A district court's order denying summary judgment is an interlocutory decision and is not independently appealable. GES, Inc. v. Corbitt, 117 Nev. 265, 268, 21 P.3d 11, 13 (2001). However, where a party properly raises the denial of summary judgment on appeal from the final judgment, this court will review the decision de novo. Id.; Wood v. Safeway, Inc., 121 Nev. 724, 729, 121 P.3d 1026, 1029 (2005). Summary judgment is appropriate when the pleadings and other evidence establish that “no ‘genuine issue as to any material fact [remains] and that the moving party is entitled to a judgment as a matter of law.’ ” Wood, 121 Nev. at 729, 121 P.3d at 1029 (alteration in original) (quoting NRCP 56(c)).
It is a “long-standing common law rule that communications [made] in the course of judicial proceedings [even if known to be false] are absolutely privileged.” Circus Circus Hotels v. Witherspoon, 99 Nev. 56, 60, 657 P.2d 101, 104 (1983). In addition, the applicability of the absolute privilege is a matter of law for the court to decide, which this court will review de novo. Id. at 62, 657 P.2d at 105. Fink v. Oshins, 118 Nev. 428, 432, 49 P.3d 640, 643 (2002). Further, because the scope of the absolute privilege is broad, a court determining whether the privilege applies should resolve any doubt in favor of a broad application. Fink, 118 Nev. at 433-34, 49 P.3d at 644.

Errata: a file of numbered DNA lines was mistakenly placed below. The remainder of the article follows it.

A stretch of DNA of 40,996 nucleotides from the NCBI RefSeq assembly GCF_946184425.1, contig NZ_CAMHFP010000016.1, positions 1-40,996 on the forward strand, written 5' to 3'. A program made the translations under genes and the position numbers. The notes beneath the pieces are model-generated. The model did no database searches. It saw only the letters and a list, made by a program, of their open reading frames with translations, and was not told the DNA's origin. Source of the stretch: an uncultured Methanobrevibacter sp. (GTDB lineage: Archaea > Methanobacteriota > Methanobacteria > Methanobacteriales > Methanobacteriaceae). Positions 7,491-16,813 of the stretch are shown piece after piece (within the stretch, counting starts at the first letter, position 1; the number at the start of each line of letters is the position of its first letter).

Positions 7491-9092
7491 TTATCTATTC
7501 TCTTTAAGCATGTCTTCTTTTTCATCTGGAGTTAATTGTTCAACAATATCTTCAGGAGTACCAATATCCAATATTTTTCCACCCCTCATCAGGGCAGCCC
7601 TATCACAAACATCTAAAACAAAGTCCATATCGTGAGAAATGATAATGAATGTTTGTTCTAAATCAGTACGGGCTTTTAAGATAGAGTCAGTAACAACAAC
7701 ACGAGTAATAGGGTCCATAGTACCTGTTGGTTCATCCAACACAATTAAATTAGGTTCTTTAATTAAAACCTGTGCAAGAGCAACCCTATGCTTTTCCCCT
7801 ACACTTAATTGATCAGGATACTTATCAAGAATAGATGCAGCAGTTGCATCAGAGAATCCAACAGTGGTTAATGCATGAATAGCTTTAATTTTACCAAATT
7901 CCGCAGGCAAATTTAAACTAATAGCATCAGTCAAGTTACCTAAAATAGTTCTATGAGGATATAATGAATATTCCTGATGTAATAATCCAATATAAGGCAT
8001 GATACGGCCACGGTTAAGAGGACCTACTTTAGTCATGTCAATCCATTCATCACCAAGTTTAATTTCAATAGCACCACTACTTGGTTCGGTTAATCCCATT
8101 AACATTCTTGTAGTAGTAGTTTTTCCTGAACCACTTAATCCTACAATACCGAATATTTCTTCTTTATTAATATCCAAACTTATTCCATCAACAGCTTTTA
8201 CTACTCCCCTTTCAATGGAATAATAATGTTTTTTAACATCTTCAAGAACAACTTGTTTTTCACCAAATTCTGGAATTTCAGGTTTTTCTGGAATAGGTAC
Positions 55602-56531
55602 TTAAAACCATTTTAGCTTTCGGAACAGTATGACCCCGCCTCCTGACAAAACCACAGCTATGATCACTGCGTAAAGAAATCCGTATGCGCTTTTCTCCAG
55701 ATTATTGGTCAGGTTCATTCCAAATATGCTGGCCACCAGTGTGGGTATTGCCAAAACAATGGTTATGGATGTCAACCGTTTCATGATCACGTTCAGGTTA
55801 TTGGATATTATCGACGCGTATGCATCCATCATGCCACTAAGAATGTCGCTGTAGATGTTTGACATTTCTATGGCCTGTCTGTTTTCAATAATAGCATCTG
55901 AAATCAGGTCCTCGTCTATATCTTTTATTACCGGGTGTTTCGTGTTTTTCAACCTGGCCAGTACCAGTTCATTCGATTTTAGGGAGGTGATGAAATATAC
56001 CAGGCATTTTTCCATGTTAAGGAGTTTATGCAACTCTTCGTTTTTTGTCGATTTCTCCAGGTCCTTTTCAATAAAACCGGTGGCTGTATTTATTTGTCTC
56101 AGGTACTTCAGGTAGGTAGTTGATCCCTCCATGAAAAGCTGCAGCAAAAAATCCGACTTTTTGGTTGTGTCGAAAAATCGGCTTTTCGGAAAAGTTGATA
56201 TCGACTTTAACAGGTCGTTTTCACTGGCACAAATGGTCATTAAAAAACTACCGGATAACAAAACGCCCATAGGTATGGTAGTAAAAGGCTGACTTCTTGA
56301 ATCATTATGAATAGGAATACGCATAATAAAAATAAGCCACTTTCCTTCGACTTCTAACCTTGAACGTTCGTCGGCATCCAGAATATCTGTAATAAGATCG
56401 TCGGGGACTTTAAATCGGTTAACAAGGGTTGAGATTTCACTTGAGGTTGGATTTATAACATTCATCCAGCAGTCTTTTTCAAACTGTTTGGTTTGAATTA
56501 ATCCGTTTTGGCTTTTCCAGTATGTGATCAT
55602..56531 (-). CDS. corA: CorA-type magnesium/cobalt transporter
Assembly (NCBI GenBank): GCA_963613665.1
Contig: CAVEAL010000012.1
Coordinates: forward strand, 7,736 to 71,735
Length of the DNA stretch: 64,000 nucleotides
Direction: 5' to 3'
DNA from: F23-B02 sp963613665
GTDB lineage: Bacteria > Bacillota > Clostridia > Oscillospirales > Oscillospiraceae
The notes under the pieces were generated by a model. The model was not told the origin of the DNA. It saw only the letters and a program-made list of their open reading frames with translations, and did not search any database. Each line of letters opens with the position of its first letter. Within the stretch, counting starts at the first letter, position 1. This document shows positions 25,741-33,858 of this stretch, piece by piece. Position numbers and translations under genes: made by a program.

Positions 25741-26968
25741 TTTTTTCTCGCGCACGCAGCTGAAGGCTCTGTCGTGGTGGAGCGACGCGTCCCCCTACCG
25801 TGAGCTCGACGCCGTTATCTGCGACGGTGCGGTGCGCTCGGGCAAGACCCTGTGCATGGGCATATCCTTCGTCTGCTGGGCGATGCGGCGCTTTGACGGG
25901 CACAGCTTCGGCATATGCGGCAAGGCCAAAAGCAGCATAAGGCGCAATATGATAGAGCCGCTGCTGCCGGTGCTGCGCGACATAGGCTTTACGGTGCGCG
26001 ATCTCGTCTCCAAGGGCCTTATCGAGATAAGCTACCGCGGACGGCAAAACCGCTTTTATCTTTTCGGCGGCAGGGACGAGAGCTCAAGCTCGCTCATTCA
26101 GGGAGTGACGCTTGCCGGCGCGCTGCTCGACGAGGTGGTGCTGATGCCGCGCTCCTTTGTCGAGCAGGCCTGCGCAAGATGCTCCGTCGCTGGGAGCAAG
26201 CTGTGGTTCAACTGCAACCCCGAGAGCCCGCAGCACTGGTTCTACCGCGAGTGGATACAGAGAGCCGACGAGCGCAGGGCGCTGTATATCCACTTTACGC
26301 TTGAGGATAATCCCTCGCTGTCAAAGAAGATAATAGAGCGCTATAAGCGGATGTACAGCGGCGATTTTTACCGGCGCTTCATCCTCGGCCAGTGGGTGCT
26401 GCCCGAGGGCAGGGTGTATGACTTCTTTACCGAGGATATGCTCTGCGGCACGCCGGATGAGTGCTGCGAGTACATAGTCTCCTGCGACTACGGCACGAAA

In Fink v. Oshins, we determined that an attorney's statements made to his client were absolutely privileged after his client began seriously considering commencing proceedings to remove the defendant as cotrustee of a trust. Id. at 434, 49 P.3d at 644. In order to support the interpretation of the absolute privilege in Fink and in other cases, we have relied on the Restatement (Second) of Torts section 587, which does not limit the application of the absolute privilege to attorney communications. Fink, 118 Nev. at 433 n. 13, 49 P.3d at 644 n. 13; 3 see also Pope v. Motel 6, 121 Nev. 307, 316, 114 P.3d 277, 283 (2005); K-Mart Corporation v. Washington, 109 Nev. 1180, 1191 n. 7, 866 P.2d 274, 282 n. 7 (1993), receded from on other grounds by Pope, 121 Nev. at 316-17, 114 P.3d at 283. The purpose of the absolute privilege is to afford all persons freedom to access the courts and freedom from liability for defamation where civil or criminal proceedings are seriously considered. Restatement (Second) of Torts § 587 cmts. a, e (1977). Therefore, the absolute privilege affords parties the same protection from liability as those protections afforded to an attorney for defamatory statements made during, or in anticipation of, judicial proceedings. Restatement (Second) of Torts § 587 cmt. d (1977).